Guided Trips

FISHING REPORT AND SYNOPSIS: 01/22/2020

High flows continue across the area but trends are definitely down. A recent cold snap broke the ongoing heatwave so fishing in the mountains has slowed dramatically. Right on schedule, some of our tailwaters should begin returning to more normal flows for this time of year meaning float trips are certainly possible.

For the Smokies, a warming trend should commence as we go into next week. By mid week the fishing should be decent before the next cold front returns us back to winter again. On warmer days, look for midges and possibly winter stoneflies hatching. Some blue-winged olives will be possible on foul weather days as we head towards February. The best fishing is still a few weeks out, but no longer feels like an eternity. Expect good spring hatches to start in late February or early March with blue quills and quill gordons along with little black caddis and early brown and black stones. By April, things will be settling down with the pinnacle of spring fishing usually happening from mid April through the month of May.

On our area tailwaters, high water continues to be the story. The Caney Fork still has at least a couple of weeks of high flows and that is assuming we don't get any more heavy rainfall. This time of year, that is asking a lot. The high water is good for one thing, however. Shad. Yes, the cold months are prime time to try and hit the famed shad kill and catch a monster brown trout. Same thing goes for the Clinch.

Speaking of the Clinch, the good news is that flows are scheduled to begin dropping tomorrow. A steady two generators will feel like low water after the recent period of two generators plus sluicing. Two generators opens up some nymphing possibilities in addition to our favorite winter pastime, stripping streamers for monsters.

The musky streams are settling into fine shape and will be an option moving forward as well. Remember that bouts of high water will get them stained or even muddy for a few days, but as flows come down the fishing should pick back up.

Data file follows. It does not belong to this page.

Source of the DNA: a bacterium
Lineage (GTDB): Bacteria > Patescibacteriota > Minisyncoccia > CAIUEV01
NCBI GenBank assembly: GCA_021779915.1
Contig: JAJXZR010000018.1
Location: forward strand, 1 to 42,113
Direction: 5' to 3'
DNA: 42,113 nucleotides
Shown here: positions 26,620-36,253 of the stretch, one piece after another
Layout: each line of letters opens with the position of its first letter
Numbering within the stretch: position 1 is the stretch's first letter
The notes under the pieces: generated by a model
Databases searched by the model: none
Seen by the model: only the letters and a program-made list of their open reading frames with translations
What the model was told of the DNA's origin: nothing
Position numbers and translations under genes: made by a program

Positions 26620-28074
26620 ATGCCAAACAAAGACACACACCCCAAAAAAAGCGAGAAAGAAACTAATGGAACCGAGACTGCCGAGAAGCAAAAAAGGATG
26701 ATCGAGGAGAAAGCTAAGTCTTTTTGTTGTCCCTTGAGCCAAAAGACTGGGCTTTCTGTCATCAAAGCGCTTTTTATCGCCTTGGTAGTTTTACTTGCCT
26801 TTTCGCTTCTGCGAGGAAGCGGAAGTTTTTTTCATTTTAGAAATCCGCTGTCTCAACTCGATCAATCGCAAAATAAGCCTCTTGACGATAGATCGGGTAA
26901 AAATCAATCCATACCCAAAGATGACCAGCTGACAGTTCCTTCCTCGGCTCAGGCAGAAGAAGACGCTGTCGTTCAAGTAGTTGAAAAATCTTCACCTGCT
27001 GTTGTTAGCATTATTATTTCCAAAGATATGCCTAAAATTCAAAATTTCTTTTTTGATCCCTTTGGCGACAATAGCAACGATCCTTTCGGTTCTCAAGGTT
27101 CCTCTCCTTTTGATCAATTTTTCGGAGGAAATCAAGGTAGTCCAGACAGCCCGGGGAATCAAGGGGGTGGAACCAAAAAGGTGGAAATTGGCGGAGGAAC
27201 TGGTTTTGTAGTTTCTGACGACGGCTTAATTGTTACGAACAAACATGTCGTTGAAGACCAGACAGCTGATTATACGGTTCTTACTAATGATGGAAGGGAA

Photo of the Month: Starting the Year Off Right

Photo of the Month: Starting the Year Off Right

Tuesday, September 18, 2012

Spooky Browns

Meadow streams are my favorite, well, other than big tailwaters with big trout, but then there are small mountain streams, or how about mountain lakes?  I guess I really just like to fish, but seriously, fishing meadow streams for brown trout is high on my list of favorites.  Its a game of stealth, meaning I have to be on top of my game because the fish are not forgiving to blown casts or heavy footsteps.

Last Sunday was a perfect day for meadow fishing.  I was able to explore some new water for the first time and chase big browns all at the same time.  What more can you ask for?  The day was bright and sunny, definitely challenging conditions but one of my favorites due to my style of fishing.


When I arrived at the stream, I messed around near the car for just a few casts to get my muscles warmed up and ready for the challenge.  Walking up the meadow to really begin fishing, I passed another angler.  We exchanged the usual pleasantries before he mentioned that the fishing was slow and he had been unable to get any to eat.  Oh well, I know ways around that problem.

Moving up through the meadow, I started on a section of water without anyone else around.  Before long, I approached a good looking undercut bank.  The cast was spot-on and a nice little brown shot out from under the bank to inhale the fly.  I was fishing my 9' 5 weight for the extra reach and backbone in case I stuck a pig.  Just upstream, a slightly larger fish hit.  I paused long enough for a quick shot to help me remember the beautiful colors.


Fish after fish charged out to take the flies I offered, mostly brown trout between 8-12 inches but a few fish in the 13"-14" range kept things interesting.  The best fish of the day hit in a deep hole and came flying out from the shade alongside the bank.  It stared my fly down just long enough to make me breathe a sigh of relief when it hit.  I didn't even realize I had been holding my breath...


Later, a truly big fish in the 22"-24" range moseyed out to investigate my fly before fading into the deepest part of the pool to sulk on the bottom.  These are the fish that keep me going back to meadow streams.  Rarely seen, its even more rare to actually hook one.  Optimism will keep me going back though.  Hopefully I'll be on the water again this next weekend.  I'm tempted by the high country lakes but those browns are calling as well.  So many options but never enough time!!!




3 comments:

  1. David, wonderful photos and great backdrop for a fine fishing trip. Nice going.

    ReplyDelete
  2. Howard, the backdrop was incredible for sure! One of those places I enjoy visiting and hate to leave...

    ReplyDelete
  3. Anonymous11:17 PM

    Davudm great work hooking and landing some beautiful Brownies'. Great camera work, too. Every picture tells a story!

    ReplyDelete

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